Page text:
When you’re not feeling well, it’s tempting to see any doctor who happens to be available—whether another doctor in your doctor’s practice or someone at a walk-in urgent care center. But a groundbreaking new study suggests that seeing the same doctor over a period of time can have a profound effect on one’s health.

Study findings: To better understand the importance of continuity of care (repeated contact with the same doctor over time), researchers reviewed the results of 22 high-quality studies conducted in nine countries with diverse cultures and very different health-care systems.

The practice of seeing the same doctor—instead of changing doctors over time—resulted in significantly fewer deaths over the research periods in 18 (82%) of those studies compared with those without continuity of care. The benefit applied across cultures. Regular repeated contact with the same doctor was also linked with fewer visits to the hospital.

A surprising detail: The benefits associated with seeing the same doctor were found whether the patient was seeing a general practitioner—or a specialist such as a psychiatrist or surgeon.

According to the research, seeing the same doctor improves doctor-patient communication…boosts patient satisfaction with the visit…and increases the likelihood that the patient will follow medical advice.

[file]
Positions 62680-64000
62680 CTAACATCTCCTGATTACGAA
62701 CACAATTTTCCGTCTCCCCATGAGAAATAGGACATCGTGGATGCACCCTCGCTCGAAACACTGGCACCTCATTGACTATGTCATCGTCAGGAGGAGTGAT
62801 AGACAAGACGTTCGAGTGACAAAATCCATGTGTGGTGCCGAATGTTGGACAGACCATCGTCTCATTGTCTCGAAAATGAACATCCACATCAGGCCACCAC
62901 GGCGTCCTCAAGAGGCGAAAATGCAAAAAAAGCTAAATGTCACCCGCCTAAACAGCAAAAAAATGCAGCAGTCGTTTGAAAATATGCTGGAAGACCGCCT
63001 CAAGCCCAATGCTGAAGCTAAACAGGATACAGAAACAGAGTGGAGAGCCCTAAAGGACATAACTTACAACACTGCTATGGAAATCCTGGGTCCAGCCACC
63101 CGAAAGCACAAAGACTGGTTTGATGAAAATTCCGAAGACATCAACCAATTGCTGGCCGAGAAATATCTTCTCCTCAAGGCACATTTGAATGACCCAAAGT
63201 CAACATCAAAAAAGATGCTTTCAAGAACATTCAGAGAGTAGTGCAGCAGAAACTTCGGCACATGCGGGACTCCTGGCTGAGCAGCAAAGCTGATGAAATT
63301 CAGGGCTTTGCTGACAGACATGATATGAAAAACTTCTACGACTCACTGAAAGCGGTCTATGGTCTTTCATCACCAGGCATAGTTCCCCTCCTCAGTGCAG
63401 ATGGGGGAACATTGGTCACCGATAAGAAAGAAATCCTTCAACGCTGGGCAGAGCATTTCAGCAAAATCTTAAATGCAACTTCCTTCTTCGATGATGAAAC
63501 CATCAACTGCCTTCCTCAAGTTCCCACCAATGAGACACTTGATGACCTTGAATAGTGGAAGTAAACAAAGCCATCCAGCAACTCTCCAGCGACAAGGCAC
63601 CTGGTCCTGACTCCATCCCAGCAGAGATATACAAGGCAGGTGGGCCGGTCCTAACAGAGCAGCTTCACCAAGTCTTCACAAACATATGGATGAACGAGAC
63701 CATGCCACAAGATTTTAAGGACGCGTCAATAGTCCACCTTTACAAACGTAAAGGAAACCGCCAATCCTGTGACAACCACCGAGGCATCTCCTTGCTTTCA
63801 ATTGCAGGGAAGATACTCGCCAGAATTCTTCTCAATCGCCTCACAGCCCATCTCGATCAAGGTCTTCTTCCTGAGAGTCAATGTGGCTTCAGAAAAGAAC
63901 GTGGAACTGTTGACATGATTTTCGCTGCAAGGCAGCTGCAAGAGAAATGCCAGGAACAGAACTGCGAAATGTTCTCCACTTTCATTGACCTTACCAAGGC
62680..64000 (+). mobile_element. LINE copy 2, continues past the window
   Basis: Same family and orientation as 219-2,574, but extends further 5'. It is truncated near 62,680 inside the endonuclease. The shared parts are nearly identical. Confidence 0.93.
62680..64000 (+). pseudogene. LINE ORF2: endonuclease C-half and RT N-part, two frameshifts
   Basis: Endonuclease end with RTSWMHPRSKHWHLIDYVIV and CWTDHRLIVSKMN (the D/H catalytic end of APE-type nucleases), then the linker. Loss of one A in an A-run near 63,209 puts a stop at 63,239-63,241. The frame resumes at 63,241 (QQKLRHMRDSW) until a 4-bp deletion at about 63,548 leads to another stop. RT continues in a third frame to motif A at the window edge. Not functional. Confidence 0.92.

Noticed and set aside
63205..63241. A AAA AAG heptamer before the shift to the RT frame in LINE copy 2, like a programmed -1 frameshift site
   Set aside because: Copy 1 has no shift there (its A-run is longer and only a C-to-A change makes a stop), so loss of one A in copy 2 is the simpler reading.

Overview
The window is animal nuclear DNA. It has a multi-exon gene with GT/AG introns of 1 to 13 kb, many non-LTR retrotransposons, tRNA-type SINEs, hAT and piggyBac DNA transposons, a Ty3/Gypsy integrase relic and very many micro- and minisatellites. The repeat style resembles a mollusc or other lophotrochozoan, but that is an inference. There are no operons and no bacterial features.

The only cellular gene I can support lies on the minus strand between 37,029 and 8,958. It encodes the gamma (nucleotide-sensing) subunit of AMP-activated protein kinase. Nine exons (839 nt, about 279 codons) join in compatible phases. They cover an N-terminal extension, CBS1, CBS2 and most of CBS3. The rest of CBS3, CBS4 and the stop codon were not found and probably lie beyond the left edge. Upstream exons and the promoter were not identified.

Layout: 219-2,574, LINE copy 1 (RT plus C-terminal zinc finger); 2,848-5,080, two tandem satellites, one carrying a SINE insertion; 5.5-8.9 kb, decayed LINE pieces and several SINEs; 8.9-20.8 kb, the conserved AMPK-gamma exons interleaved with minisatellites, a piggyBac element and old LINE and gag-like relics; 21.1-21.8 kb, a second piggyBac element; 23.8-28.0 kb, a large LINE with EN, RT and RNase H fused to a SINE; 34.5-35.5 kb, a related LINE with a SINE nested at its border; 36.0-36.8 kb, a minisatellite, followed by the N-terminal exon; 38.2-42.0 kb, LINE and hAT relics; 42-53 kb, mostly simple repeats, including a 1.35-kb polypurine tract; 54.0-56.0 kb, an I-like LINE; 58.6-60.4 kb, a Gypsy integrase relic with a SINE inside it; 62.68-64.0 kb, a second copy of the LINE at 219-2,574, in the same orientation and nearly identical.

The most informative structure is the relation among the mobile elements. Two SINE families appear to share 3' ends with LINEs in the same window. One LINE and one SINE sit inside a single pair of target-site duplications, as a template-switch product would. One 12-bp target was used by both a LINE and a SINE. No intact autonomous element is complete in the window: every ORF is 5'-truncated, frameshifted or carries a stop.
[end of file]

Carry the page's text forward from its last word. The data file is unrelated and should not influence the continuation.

So what’s the secret to finding a doctor you’ll want to keep seeing?

It may take a few tries before you find one who’s a keeper. After a doctor visit, ask yourself the following questions to help determine whether the person you’re seeing is right for you over the long haul.

Did the doctor and office staff…

  • Make you feel comfortable during your appointment?
  • Explain things in a way that was easy to understand?
  • Listen carefully to you?
  • Spend enough time with you?
  • Give you a chance to ask questions?

If you answer “no” to any of these questions, you may want to keep looking for your “forever doctor.”

For advice on the right questions to ask your doctor if you have an undiagnosed problem or a flare-up of a known condition, read here.